Session Type: Poster Session (Tuesday)
Session Time: 9:00AM-11:00AM
Background/Purpose: Anifrolumab is a fully human, IgG1κ monoclonal antibody that binds to the type I IFN receptor and inhibits activity of all type I IFNs.1 In the MUSE phase 2b randomized controlled trial (Study 1013, NCT01438489), anifrolumab demonstrated an acceptable safety profile and efficacy on a range of clinical endpoints in patients with moderate to severe SLE. An open-label extension (OLE) of Study 1013 (Study 1145, NCT01753193) evaluated long-term safety and tolerability of anifrolumab.
Methods: Study 1145 was a 3-year, multinational OLE in adults with moderate to severe SLE (per ACR classification criteria, assessed in Study 1013) who completed randomized treatment with anifrolumab 1000 or 300 mg or placebo in Study 1013 to Day 337 with follow-up to Day 422. All patients in Study 1145 initially received IV anifrolumab 1000 mg every 4 weeks (Q4W). After data from Study 1013 showed the 300-mg dose had a better benefit/risk profile, the dosage in Study 1145 was amended to 300 mg Q4W. Patients received anifrolumab Q4W over 156 weeks with 85 days of follow-up. The primary objective was to evaluate long-term safety/tolerability. Efficacy, pharmacodynamics, and health-related quality of life (HRQoL) were exploratory objectives. Safety was assessed at every visit; SLEDAI-2K and SLICC Damage Index were measured every 3 and 6 months, respectively.
Results: Of 305 randomized patients in Study 1013, 218 (71.5%) at 59 sites participated in Study 1145; 66/218 (30.3%) received placebo in Study 1013. Of 218 patients in Study 1145, 139 (63.8%) completed 3 years of treatment. The most common reason for treatment discontinuation was patient withdrawal (31/218, 14.2%). Treatment was discontinued due to adverse events (AEs) for 15/218 patients (6.9%). During Year 1, 152/218 patients (69.7%) had ≥1 AE (Table). Over the full study period, the rate of serious AEs was 8.56 per 100 patient-years (PY); the most common serious AEs were SLE flares and pneumonia (each 0.70 per 100 PY). The most common AE of special interest was herpes zoster (1.92 per 100 PY). There was 1 death due to pneumonia. Two of 218 patients were anti-drug antibody positive at any time during treatment (both persistently positive). Sustained improvement of the SLEDAI-2K was observed through the end of treatment (mean change –2.1 [SD=3.5] from baseline to Week 160; Figure 1). Short Form 36 Health Survey physical and mental component scores showed similar patterns of sustained improvement. SLICC Damage Index generally remained stable over time (mean change 0.1 [SD=0.6] from baseline to Week 168). Neutralization of type I IFN gene signature (IFNGS) expression was rapid and sustained in patients with high baseline IFNGS (Figure 2). C3, C4, and anti-dsDNA showed numeric trends toward sustained improvement.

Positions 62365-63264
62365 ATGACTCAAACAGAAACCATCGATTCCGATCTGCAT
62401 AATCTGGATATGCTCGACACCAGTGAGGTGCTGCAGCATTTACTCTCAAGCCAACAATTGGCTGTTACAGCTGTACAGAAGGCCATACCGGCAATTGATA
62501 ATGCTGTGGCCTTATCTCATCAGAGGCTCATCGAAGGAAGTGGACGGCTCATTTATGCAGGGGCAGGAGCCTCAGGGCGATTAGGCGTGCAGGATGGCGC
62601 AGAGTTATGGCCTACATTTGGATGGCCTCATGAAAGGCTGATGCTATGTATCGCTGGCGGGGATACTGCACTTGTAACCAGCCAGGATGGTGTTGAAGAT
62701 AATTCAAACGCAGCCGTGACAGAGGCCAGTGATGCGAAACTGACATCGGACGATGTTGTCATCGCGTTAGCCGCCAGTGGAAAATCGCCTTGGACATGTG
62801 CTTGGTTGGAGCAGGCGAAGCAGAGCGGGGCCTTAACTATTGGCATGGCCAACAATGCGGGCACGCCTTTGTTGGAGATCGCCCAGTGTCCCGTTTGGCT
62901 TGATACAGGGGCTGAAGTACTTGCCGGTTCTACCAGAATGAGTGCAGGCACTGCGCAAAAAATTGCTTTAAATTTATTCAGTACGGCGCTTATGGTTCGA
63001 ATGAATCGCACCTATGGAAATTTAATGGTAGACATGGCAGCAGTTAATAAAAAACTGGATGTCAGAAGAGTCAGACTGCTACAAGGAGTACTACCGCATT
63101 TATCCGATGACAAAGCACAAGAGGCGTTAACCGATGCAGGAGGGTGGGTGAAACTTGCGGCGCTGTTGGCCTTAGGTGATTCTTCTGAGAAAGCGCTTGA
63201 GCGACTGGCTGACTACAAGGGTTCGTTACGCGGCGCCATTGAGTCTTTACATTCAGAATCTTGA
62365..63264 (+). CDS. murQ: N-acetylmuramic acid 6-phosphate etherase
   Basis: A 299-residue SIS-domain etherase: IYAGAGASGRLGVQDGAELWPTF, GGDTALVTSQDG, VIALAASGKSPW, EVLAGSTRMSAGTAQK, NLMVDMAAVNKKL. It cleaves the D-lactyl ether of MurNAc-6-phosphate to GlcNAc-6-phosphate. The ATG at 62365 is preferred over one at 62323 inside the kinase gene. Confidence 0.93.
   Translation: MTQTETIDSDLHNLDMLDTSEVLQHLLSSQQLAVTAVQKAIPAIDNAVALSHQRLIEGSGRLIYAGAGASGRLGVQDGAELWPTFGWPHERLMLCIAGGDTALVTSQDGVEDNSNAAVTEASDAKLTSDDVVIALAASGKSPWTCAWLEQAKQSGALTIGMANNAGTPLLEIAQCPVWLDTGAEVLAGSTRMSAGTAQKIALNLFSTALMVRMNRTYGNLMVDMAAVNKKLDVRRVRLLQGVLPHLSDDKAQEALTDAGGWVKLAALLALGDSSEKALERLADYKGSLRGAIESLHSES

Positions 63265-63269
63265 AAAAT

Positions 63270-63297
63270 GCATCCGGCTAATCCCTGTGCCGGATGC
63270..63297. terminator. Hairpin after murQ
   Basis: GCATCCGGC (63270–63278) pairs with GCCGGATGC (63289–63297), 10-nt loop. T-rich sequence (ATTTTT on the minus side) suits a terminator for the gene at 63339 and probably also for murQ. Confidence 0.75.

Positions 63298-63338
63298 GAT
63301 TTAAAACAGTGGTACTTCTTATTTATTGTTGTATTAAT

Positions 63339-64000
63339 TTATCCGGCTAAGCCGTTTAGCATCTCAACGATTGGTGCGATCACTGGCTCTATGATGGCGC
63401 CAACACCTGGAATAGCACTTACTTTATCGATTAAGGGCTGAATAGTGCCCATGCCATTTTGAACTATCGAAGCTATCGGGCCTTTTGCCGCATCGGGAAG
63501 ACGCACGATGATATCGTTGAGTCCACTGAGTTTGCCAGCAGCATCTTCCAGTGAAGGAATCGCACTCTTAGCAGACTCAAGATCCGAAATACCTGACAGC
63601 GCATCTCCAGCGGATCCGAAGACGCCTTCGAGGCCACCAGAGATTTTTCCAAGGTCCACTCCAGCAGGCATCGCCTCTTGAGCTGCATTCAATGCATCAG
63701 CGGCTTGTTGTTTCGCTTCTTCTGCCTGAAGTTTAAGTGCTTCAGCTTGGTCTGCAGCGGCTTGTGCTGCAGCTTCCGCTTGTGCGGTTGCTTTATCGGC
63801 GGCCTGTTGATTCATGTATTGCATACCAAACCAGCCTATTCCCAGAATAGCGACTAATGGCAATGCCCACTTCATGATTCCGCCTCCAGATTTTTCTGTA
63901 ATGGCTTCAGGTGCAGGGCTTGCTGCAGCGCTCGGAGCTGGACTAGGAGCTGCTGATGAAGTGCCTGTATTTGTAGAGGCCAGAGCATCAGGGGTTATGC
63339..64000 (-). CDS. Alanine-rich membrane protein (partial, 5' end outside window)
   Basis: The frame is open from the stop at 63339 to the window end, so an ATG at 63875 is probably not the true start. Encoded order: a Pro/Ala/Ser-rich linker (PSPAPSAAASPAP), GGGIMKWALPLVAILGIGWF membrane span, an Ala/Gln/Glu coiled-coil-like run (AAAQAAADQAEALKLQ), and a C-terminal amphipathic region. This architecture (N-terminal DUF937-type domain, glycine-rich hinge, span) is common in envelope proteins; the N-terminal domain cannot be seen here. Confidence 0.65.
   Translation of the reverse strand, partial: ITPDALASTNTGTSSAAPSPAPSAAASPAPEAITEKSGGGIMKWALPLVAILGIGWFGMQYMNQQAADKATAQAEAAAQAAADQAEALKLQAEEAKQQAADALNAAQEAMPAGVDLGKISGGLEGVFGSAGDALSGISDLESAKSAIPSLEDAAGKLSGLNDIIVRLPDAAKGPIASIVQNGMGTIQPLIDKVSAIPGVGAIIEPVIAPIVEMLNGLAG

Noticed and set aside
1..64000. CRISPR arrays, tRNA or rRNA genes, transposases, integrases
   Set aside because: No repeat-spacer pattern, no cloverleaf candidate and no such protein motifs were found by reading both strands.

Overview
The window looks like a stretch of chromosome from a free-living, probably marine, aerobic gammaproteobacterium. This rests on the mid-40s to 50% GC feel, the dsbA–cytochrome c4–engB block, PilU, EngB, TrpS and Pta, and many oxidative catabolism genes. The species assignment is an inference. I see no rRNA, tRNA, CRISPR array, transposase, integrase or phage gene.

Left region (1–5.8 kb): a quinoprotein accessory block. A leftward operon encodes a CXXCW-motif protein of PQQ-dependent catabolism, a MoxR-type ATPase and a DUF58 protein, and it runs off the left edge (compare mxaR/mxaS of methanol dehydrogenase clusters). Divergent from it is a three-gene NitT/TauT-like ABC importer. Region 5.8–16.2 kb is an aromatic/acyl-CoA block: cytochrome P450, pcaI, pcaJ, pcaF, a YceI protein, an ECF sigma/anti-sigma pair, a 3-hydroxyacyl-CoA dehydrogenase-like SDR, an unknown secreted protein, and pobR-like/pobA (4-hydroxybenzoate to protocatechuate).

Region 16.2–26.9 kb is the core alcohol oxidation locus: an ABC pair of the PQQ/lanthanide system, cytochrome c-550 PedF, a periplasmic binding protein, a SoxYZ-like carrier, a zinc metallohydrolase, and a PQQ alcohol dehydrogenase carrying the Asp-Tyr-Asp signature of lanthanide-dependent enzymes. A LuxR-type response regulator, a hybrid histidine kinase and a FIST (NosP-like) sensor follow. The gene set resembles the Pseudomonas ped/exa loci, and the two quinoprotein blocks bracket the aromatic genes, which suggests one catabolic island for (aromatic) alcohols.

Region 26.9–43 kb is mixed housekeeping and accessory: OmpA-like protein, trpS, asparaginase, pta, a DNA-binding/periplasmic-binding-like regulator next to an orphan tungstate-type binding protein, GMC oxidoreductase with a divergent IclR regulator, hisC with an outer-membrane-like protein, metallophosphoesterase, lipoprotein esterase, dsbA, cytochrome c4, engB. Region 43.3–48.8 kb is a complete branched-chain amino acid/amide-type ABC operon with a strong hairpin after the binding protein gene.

Conclusion: Long-term anifrolumab treatment for up to 3 years was generally safe and well tolerated. The safety profile was consistent with the 52-week Study 1013. Disease activity, HRQoL, and SLE-related serology showed sustained improvement.
Writing assistance by Maria Prada, PhD (JK Associates Inc., Fishawack Group of Companies).
- Riggs JM, et al. Lupus Sci Med. 2018;5:e000261.
To cite this abstract in AMA style:Chatham W, Furie R, Saxena A, Brohawn P, Schwetje E, Abreu G, Tummala R. A Phase 2, Open-label Extension Study to Evaluate Long-term Safety of Anifrolumab in Adults with Systemic Lupus Erythematosus [abstract]. Arthritis Rheumatol. 2019; 71 (suppl 10). https://acrabstracts.org/abstract/a-phase-2-open-label-extension-study-to-evaluate-long-term-safety-of-anifrolumab-in-adults-with-systemic-lupus-erythematosus/. Accessed October 30, 2020.
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